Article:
April 20, 2014 01:07 UTC

Audio / Agriculture Report

Experts Link East Africa Drought to La Niña in the Pacific

A refugee woman and her child from Somalia sit with their belongings outside Ifo refugee camp in Dadaab, near the Kenya-Somalia border
A refugee woman and her child from Somalia sit with their belongings outside Ifo refugee camp in Dadaab, near the Kenya-Somalia border

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This is the VOA Special English Agriculture Report.

East Africa's drought is the worst in sixty years. Scientists say the dry conditions in the Horn of Africa are at least partly the result of an event half a world away.

The event is called La Niña, which means "little girl" in Spanish. A La Niña begins when waters become cooler than normal in the eastern Pacific Ocean near the equator. Changes in wind currents can then affect weather around the world. A related event, called an El Niño, happens when the waters become unusually warm.

La Niñas and El Niños happen about every three to five years. The latest La Niña began in July of last year and ended in May. The conditions can last for up to two years.

Wassila Thiaw studies Africa for the Climate Prediction Center at the National Weather Service in the United States. With a La Niña, Mr. Thiaw says the easterly winds that are supposed to bring moisture into East Africa are reduced.

WASSILA THIAW: “There was less moisture coming into East Africa and therefore rainfall is reduced.”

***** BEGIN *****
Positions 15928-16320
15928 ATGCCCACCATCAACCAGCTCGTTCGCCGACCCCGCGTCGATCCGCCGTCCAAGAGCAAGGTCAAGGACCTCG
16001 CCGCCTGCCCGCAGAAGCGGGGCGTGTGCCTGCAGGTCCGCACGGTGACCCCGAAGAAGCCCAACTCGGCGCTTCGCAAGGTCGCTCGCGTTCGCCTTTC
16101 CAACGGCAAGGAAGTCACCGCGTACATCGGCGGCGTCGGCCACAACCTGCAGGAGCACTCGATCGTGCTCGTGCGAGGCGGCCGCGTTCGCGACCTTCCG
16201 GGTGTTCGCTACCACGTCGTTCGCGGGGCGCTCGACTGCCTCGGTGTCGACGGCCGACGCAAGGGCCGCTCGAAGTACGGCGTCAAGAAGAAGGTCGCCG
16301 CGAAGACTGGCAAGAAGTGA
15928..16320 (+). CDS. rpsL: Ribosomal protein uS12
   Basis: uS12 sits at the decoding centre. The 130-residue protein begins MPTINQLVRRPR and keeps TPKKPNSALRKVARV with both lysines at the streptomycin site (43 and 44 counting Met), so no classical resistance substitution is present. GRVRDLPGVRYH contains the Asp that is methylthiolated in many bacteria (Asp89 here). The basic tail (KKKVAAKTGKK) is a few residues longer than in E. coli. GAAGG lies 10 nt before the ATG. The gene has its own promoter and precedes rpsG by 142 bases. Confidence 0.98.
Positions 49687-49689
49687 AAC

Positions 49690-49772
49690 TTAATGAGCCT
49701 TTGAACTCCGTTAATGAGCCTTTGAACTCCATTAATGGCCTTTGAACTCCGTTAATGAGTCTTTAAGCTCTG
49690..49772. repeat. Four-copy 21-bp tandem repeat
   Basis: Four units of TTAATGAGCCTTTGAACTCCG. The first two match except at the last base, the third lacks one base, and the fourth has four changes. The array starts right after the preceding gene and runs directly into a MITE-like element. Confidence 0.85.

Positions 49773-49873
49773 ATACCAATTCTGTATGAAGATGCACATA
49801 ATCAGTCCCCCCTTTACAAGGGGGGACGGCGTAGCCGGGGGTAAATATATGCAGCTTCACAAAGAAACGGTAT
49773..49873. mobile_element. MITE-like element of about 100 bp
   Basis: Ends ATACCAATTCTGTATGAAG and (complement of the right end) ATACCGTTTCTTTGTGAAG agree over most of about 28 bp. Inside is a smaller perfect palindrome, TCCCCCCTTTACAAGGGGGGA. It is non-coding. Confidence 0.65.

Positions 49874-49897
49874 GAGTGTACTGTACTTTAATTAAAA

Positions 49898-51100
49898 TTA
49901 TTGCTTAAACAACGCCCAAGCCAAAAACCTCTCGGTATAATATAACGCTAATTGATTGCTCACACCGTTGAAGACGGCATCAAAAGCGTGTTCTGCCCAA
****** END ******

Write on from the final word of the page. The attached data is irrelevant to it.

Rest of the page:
Starting late last year, rains that were supposed to fall over Somalia, southern Ethiopia and northern Kenya failed. That part of the Horn of Africa has a second rainy season from March through May. Mr. Thiaw says that one failed, too, but for different reasons.

WASSILA THAW: “What played out here during the March-April-May season we do not think that is really La Niña.  But it [is] probably mostly due to the atmospheric conditions that prevailed at that time.”

Mr. Thiaw says La Niña conditions might begin again by the end of this year. And if that happens, he says, then the October-through-December rainy season could again be dryer than normal.

Climate researcher Simon Mason at Columbia University in New York says East Africa has been getting drier over about the last ten years. Mr. Mason says this is at least partly the result of global warming. Rising temperatures in the Indian Ocean create conditions that pull moisture away from East Africa.

Claudia Ringler at the International Food Policy Research Institute also points to another issue. She said by Skype that much of the land in the drought-affected areas is not very productive even in good times.

CLAUDIA RINGLER: “It will not get any better. Even if we have a bit more rainfall, the general potential for more food production is not expected to improve dramatically in the region.”

In the United States, the latest La Niña pushed moisture away from the south, causing severe droughts. Texas has suffered billions of dollars in agricultural losses. Changes in the winds pushed the rain toward northern states, causing floods.

And that’s the VOA Special English Agriculture Report, written by Jerilyn Watson and Steve Baragona. To find transcripts and MP3s of our programs, or to post comments, visit our website voaspecialenglish.com.  I’m Karen Leggett.

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